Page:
by Mike Taibbi
14 February, Port au Prince– We heard there were protests downtown that were angry enough they could soon become riots, so we gathered our gear and headed that way. It had rained overnight, drenching downpours, the first rain in the month since the quake, but the morning skies were clearing.
When we got to the airport road, blue-helmeted UN peacekeeping troops tried to turn us around and away from the protestors we could see and hear from a couple hundred yards away, until the troops understood we were press.
It was a group full of rage and frustration, some holding signs in English saying ‘We Need Food,” “We need water,” “We need toilets,” “We need HELP!” One man told me, through our translator, that the group all came from the tent encampment that had sprung up between the airport grounds and a wide sewage trough, a couple of thousand people squeezed in that fetid noisy space, and that it was the rains overnight that had pushed people over the edge.
“A baby was born last night and then died,” he said, “the mother with no cover from the rain.” He said most in the camp had lost loved ones to the earthquake, but that “living like this…with no help… it’s like we are dying mentally…”
Just then a tractor-trailer rig inched toward the crowd of protestors, who massed in front of it and forced the driver to stop. There was a big Red Cross logo tied to the front bumper and the driver… gesturing nervously… waved a manifest in front of the face of a man who’d climbed to the cab to confront him. Other protestors forced open the back flaps of the trailer, confirming there were no supplies inside worth taking. The truck was allowed to pass.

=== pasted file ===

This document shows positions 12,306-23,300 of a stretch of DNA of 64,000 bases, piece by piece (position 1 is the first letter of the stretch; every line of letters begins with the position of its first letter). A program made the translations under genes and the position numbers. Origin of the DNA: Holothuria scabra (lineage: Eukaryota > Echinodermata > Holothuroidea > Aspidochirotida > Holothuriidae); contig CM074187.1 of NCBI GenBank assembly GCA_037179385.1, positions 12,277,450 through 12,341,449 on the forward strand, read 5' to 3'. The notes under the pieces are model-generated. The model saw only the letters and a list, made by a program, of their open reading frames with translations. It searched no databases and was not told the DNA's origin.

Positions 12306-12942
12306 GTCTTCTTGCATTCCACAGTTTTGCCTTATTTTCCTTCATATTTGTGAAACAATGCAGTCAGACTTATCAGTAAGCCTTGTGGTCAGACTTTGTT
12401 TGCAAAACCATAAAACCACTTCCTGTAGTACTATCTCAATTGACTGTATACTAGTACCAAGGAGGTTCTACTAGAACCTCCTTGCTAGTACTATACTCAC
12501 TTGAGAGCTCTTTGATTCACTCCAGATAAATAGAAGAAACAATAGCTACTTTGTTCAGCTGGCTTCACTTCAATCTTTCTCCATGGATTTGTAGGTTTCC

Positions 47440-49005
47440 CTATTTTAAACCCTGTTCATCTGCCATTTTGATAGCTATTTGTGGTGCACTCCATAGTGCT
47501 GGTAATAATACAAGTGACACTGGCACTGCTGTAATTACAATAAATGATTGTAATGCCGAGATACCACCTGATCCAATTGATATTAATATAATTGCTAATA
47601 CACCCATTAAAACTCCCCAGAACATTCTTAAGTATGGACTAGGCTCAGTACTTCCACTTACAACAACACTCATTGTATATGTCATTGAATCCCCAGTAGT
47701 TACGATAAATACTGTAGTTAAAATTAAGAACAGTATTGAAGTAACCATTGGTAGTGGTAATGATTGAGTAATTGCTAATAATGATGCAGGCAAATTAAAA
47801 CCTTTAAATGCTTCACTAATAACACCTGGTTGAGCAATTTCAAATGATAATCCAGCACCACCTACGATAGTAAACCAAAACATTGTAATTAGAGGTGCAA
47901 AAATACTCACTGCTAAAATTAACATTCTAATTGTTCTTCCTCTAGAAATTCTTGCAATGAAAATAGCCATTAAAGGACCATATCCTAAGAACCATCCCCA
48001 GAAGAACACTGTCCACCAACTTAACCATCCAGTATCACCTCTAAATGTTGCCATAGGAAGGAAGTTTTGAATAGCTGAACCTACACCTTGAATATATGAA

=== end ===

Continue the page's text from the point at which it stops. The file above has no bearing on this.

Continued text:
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They wanted us to meet the mother who’d lost her child but she was no longer in her spot in the camp; no one knew where she’d gone. Afterward we kept walking through the camp, not really a “tent city” in that there were few actual tents. Most had fashioned shelters using nothing more than sheets or blankets or slabs of plastic dressed over poles or lengths of twine. In fact, the vast international aid community, 900 or more relief groups, had just reached a new consensus regarding tents… that even a good tent would provide poor cover in the coming rain and hurricane season and that the better way to go was to plan for sturdier structures of wood frames and corrugated tin roofs with a projected life span of three-to-five years. So the distribution of family-sized four-person tents had basically stopped at fewer than 50,000…with more than one million Haitians made homeless by those 40 seconds of horror on January 12. We met dozens of them on this visit, some pointing to the two huge water tanks the Red Cross had installed two weeks earlier…that had not been replenished in more than a week.
As it happened, a Red Cross team arrived just then, led by a genial soft-spoken man named Stanley Miles, from Arlington Texas. He said it was still a huge problem getting gasoline and diesel so the trucks could make their deliveries, and that even when supplies have been delivered “they’re often hoarded by someone, I don’t know who, and they never get to the poorest people who need it most. We’re doing the best we can, the need is so great…”
MIKE TAIBBI is a correspondent for NBC News. He lives in North Haven.